Policy Position

State Revenue and Spending

in Budget, Taxation, and the Economy
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The state must generate revenue to pay for government provided
goods and services. The main sources of revenue
for North Carolina’s government are the personal income
tax and the sales tax, amounting to 87 percent of the state’s
tax revenue. The state’s major spending priorities have been
education and health and human services, with these two
categories of expenditure making up 79 percent of the 2016-
17 General Fund budget. Because the state constitution
mandates a balanced budget, the tax burden is a function of
spending levels. A lower tax burden depends ultimately on
lower spending.
Few people object to paying taxes if the taxes are fairly
assessed and the money is properly used. Taxes are the price
citizens pay for government, so a reasonable tax burden
can provide services that are of benefit to the citizens who
consume them and pay for them through those taxes.
However, problems arise when a complicated tax code
creates targeted tax breaks for select citizens, thus creating an
unfair tax assessment and uneven distribution of the state’s
resources. When writing legislation or creating policy around
taxes, this needs to be in the forefront of lawmakers’ thinking.
Most of the tax revenue collected is spent through the
General Fund, which includes the majority of the state’s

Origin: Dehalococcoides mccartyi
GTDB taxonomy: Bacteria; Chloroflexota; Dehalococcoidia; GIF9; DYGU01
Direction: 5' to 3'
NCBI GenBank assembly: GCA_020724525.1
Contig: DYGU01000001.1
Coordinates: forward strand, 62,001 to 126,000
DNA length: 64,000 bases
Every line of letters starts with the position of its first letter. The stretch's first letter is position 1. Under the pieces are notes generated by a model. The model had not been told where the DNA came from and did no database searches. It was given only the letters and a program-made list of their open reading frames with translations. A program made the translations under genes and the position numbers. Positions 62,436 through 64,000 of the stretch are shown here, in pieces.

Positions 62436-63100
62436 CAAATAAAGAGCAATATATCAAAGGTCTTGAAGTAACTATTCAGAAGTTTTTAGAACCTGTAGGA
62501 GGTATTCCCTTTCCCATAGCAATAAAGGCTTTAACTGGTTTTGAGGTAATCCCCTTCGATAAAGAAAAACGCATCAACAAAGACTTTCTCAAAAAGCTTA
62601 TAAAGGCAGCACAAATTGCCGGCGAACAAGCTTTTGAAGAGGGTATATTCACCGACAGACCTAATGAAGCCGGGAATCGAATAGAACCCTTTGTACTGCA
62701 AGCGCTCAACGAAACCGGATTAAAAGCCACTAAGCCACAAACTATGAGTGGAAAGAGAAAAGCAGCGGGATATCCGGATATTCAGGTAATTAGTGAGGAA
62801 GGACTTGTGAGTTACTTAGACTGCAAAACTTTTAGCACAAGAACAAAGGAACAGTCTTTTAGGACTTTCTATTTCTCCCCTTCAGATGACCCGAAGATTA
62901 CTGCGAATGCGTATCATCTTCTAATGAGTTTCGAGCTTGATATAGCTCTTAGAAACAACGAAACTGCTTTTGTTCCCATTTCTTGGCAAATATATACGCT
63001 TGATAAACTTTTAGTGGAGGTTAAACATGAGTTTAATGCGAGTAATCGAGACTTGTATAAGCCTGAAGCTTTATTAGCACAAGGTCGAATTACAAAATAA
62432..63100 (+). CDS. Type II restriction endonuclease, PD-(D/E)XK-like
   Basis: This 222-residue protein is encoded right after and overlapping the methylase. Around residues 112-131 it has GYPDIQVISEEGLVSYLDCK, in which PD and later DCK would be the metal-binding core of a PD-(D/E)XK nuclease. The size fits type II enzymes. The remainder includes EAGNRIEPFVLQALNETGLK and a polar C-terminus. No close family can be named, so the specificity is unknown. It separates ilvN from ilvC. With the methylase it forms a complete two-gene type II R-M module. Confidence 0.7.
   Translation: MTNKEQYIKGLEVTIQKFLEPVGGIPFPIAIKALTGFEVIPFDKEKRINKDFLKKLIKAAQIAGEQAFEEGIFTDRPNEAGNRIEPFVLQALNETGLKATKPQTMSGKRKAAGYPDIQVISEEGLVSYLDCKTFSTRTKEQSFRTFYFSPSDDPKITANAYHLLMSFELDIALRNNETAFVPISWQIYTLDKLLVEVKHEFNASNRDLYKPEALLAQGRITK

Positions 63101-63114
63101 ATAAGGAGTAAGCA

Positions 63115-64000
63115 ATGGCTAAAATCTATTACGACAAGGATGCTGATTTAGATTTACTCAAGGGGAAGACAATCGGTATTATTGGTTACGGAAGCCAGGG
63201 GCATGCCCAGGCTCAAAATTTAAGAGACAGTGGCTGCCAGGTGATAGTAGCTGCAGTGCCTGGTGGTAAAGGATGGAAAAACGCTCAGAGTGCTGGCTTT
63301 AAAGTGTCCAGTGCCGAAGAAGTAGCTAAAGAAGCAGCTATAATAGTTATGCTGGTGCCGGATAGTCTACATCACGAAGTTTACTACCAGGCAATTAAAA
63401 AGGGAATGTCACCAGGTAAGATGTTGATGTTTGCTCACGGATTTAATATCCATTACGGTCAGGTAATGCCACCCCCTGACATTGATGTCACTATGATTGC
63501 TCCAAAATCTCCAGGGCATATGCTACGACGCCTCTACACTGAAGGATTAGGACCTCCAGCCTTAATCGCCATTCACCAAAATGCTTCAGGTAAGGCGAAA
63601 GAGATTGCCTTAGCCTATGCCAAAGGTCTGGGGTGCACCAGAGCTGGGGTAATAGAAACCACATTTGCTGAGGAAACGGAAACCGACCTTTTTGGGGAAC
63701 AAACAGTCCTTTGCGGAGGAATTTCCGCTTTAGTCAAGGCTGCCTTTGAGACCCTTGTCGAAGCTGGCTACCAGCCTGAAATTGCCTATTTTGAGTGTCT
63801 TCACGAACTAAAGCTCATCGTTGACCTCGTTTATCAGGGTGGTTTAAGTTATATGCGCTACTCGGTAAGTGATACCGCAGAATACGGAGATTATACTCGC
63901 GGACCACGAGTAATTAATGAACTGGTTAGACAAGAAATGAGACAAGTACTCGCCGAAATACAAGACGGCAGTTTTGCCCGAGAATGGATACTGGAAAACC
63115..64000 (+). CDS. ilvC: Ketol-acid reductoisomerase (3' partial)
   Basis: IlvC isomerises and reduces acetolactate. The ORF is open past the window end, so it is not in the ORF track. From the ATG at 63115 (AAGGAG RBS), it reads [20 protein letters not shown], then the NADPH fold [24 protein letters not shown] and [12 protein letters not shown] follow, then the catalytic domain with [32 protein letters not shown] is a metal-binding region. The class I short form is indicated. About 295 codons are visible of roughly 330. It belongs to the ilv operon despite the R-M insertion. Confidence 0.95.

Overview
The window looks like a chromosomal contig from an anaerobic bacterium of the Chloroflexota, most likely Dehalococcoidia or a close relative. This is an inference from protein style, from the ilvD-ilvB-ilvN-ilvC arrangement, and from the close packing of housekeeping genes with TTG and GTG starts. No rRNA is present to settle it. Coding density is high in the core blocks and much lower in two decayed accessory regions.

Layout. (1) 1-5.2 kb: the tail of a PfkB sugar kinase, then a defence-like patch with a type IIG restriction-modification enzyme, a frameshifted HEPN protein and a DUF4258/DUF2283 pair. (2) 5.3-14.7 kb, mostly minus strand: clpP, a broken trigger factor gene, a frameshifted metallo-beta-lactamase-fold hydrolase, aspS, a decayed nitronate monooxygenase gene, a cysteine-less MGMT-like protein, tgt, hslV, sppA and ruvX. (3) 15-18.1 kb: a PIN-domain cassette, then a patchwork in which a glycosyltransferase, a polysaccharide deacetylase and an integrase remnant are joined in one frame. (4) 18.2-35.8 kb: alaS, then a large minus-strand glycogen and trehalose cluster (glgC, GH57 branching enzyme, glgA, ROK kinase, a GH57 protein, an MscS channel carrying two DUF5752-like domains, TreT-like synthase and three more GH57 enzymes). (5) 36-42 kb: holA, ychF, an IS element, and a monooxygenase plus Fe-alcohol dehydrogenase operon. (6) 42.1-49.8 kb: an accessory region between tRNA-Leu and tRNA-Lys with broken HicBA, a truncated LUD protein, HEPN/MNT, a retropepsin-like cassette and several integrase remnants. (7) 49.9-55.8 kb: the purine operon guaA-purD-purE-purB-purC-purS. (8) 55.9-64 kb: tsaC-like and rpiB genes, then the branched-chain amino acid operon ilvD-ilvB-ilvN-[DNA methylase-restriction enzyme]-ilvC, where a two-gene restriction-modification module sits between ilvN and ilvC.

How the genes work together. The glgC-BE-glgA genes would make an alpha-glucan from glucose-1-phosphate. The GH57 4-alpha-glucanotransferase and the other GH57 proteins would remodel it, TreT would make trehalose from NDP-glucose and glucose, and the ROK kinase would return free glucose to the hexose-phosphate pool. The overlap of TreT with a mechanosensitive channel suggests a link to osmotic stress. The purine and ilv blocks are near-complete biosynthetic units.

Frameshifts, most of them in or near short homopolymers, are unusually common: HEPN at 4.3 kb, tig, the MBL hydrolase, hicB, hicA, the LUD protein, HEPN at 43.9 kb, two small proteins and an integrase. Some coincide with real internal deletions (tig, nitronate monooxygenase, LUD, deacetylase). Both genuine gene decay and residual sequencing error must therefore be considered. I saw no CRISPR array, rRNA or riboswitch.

operations. There are, though, some major components of
the state’s expenditure that are located outside the General
Fund. In short, the General Fund amounts to around $22
billion, while total state spending amounts to more than
double that, approximately $52 billion. The major differences
between these two budgets are highways and the Highway
Trust Fund, federal funding, and some debt service, which
are located outside the General Fund.

Key Facts

  • Total tax revenue in the current fiscal year is forecast to
    be $21.3 billion, with 87 percent coming from personal
    income and sales taxes: 54.5 and 32.7 percent respectively.
    While the 2013 tax reform changed the rate, personal
    income tax will still be the largest source of revenue for
    the state.
  • General Fund spending has decreased since 2009, but
    total state spending has increased. The shift of spending
    outside of the General Fund has created a lack of transparency
    in the state budget process.
  • Federal spending continues to be a major part of North
    Carolina’s total budget spending, accounting for one third
    of spending in 2016-17.
  • Non-tax revenues will amount to $816 million this fiscal
    year, or around 3.7 percent of total General Fund revenue.


  1. Set fiscal priorities each year. Search the base budget
    for items or programs to cut if new spending is needed
    in other areas
  2. Eliminate existing and avoid future targeted tax
    exemptions, deductions, and other tax biases.
    breaks for select companies and higher taxes for certain
    activities complicate the tax code and feed wasteful lobbying.
    These special tax exceptions raise the tax burden
    while distorting economic decisions.
  3. Pass a constitutional amendment to limit spending
    growth such as a Taxpayer Bill of Rights.
    Laws passed
    by the current legislature are not binding on future
    legislatures, and other attempts to instill discipline
    without the force of a constitutional amendment have
    been brushed aside.


NC FY 2016 2017 General Fund Budget
North Carolina fy-2016-2017-revenue-sources

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